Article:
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Limitation Period Explained


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6 May 2011

Limitation period is a fixed period laid down by legislation for bringing a case for legal proceedings. Once this limitation period is expired, legal proceedings will not take place. After the limitation period expires no claim or proceedings can be brought as the case will become statute barred under the Limitation Act 1980. However there are exceptions to this rule and example of some of these are stated below:

Limitation period in relation to personal injury claim

Under the Limitation Act 1980 section 11 it is three years. The limitation period will start to run from the date the injury was sustained or from the injured person’s date of knowledge. Section 14 (1) of the limitation act defines date of knowledge is the date when the claimant became aware of three things. Firstly, it is the date the claimant found out that the injury was significant enough to justify legal proceedings for damages against the defendant. Secondly, the date when the claimant realised that the defendant's activity caused his or her injury. Thirdly, time only starts to run once the identity of the defendant is clear and confirmed.


Knowledge is needed to enable the claimant to bring a claim. The date of knowledge does not need to be the date the injury or the accident occurred. It would be the date when the claimant realised that his or her injury is a consequences of the accident or the event which occurred. There are some injuries which may not be visible or realised at the time of the incident but later it occurred or the claimant became aware of it through a medical examination. Hence the date of knowledge is the date the symptoms occurred or through a medical examination or opinion the claimant became aware of his injury.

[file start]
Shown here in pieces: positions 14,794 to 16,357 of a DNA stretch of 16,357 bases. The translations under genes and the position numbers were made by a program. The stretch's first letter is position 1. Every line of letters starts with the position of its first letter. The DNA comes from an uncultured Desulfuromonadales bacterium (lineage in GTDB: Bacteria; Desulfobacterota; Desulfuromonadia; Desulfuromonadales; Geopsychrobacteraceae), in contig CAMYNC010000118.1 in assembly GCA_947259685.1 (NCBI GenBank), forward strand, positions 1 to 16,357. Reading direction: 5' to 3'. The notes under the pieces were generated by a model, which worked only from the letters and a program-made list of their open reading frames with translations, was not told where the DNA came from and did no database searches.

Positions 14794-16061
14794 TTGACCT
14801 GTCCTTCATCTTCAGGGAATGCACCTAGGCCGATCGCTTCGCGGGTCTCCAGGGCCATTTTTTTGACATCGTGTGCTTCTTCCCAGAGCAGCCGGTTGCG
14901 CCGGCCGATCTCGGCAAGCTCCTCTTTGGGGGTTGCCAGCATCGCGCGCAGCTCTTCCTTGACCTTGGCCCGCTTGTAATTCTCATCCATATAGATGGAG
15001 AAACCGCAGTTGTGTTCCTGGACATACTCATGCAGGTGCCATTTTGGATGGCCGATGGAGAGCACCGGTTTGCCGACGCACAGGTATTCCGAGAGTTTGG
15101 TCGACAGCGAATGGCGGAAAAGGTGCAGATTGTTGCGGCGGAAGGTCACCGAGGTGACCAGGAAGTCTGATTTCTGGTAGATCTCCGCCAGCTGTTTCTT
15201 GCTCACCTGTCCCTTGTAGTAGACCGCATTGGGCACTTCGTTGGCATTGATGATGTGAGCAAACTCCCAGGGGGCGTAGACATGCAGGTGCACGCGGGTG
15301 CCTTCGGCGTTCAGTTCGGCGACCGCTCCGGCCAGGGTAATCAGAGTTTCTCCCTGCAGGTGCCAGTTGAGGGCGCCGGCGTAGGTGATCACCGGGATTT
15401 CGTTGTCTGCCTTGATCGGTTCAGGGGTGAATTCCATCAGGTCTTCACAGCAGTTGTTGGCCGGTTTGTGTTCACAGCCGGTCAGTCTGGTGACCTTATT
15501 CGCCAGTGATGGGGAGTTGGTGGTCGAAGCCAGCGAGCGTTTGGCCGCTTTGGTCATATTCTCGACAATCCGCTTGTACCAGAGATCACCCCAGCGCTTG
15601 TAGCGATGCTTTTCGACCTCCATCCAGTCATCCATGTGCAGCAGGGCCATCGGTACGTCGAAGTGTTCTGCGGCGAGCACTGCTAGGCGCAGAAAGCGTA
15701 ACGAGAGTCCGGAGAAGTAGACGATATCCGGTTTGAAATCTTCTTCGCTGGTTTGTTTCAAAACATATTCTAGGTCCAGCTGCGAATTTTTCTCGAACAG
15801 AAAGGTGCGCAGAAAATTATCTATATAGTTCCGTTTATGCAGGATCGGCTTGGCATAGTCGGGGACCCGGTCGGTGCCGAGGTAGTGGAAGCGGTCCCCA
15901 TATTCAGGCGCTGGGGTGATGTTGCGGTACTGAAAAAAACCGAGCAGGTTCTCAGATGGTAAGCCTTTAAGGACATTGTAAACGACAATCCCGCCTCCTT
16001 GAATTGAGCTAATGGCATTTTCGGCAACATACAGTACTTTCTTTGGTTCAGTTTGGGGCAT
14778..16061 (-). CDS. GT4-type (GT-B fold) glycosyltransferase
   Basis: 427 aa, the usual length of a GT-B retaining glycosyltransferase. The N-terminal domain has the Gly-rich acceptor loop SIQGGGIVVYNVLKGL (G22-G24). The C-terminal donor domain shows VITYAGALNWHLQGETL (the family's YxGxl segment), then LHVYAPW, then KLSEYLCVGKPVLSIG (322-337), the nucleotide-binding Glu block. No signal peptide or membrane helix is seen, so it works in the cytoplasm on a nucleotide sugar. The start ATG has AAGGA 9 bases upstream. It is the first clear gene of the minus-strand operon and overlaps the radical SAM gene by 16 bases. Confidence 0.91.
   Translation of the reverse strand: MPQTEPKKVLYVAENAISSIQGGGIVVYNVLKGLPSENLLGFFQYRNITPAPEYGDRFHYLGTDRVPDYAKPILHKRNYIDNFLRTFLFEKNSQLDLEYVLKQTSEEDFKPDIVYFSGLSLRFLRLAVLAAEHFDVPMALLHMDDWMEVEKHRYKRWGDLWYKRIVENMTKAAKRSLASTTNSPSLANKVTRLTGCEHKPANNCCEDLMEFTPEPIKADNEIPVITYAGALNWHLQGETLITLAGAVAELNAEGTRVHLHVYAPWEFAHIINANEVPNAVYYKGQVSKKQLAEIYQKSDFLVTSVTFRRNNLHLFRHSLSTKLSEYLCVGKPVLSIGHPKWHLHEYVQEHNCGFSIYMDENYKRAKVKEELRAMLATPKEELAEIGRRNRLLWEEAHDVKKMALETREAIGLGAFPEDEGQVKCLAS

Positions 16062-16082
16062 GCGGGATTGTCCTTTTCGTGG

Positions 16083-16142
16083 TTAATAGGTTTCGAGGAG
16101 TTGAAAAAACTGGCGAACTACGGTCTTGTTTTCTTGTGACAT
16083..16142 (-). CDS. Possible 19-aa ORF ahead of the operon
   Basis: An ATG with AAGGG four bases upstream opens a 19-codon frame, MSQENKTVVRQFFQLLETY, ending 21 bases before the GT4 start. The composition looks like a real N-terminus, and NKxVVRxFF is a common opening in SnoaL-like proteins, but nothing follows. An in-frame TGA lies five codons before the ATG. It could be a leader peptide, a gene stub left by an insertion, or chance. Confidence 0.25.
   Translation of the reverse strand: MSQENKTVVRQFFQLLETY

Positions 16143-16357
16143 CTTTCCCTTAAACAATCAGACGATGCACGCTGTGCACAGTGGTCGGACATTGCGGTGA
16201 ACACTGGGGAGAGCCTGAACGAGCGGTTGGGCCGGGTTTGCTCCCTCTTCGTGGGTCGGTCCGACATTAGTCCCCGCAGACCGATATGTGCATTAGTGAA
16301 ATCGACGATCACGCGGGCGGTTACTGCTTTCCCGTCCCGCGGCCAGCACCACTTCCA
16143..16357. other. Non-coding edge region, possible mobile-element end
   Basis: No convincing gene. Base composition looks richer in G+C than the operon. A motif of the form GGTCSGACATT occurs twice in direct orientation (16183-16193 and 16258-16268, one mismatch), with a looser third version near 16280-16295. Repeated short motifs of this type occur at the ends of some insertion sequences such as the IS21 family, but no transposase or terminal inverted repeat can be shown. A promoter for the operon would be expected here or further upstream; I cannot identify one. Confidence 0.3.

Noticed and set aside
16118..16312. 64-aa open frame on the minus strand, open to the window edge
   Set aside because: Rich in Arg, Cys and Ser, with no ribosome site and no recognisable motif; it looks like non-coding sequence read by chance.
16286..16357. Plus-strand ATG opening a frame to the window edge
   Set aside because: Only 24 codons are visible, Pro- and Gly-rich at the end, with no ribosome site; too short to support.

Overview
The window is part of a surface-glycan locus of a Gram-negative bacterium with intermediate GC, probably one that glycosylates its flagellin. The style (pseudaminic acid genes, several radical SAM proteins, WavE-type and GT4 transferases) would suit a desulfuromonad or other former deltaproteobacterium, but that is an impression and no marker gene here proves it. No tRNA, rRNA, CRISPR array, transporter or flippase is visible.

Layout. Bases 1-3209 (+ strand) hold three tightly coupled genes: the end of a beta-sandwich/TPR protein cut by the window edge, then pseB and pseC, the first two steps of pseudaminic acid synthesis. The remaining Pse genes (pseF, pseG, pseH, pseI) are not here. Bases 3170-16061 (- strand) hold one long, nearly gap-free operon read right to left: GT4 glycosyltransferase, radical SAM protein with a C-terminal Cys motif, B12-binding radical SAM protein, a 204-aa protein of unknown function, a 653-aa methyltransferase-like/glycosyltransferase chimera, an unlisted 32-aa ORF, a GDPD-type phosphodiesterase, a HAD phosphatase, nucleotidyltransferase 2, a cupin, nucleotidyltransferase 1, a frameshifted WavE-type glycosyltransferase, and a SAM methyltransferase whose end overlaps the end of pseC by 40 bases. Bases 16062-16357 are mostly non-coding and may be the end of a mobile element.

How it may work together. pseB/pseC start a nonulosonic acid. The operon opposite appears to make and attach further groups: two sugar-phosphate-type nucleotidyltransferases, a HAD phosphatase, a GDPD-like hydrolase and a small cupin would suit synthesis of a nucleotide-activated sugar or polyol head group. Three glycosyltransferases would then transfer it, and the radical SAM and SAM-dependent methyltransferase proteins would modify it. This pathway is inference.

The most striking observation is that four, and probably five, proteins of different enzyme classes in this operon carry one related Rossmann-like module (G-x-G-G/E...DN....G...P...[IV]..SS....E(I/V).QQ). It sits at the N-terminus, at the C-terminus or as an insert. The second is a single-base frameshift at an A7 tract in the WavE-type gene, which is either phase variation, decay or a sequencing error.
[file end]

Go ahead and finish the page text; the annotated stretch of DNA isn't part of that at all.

Although it is rare for courts to use it, nonetheless they do have some discretions to waive limitation period. The exceptions may be the circumstances of the accident or the claimant's situation or the claimant's conduct and response once he or she became aware of the injuries. Moreover when assessing delay, the Court will also assess whether the defendant acted promptly and reasonably once he or she knew that their action caused claimant injuries. Hence the Court will consider all the circumstances of the case which caused delay in proceedings the claim and if satisfied with the reason of delay, then only will extend the limitation period.

Rashidul is a Trainee Solicitor with Lawdit solicitors and can be contacted by email

About the Author

Lawdit Solicitors offer services and advice for litigation, commercial contracts, Intellectual Property and IT legal agreements. We are experts in commercial law with a heavy emphasis on Intellectual Property, Internet and e-commerce law. Lawdit is a member of the International Trademark Association, the Solicitors' Association of Higher Court Advocates and we are the appointed Solicitors to the largest webdesign association in the world, the United Kingdom Website Designers Association.

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Article Published/Sorted/Amended on Scopulus 2011-06-02 12:11:27 in Legal Articles

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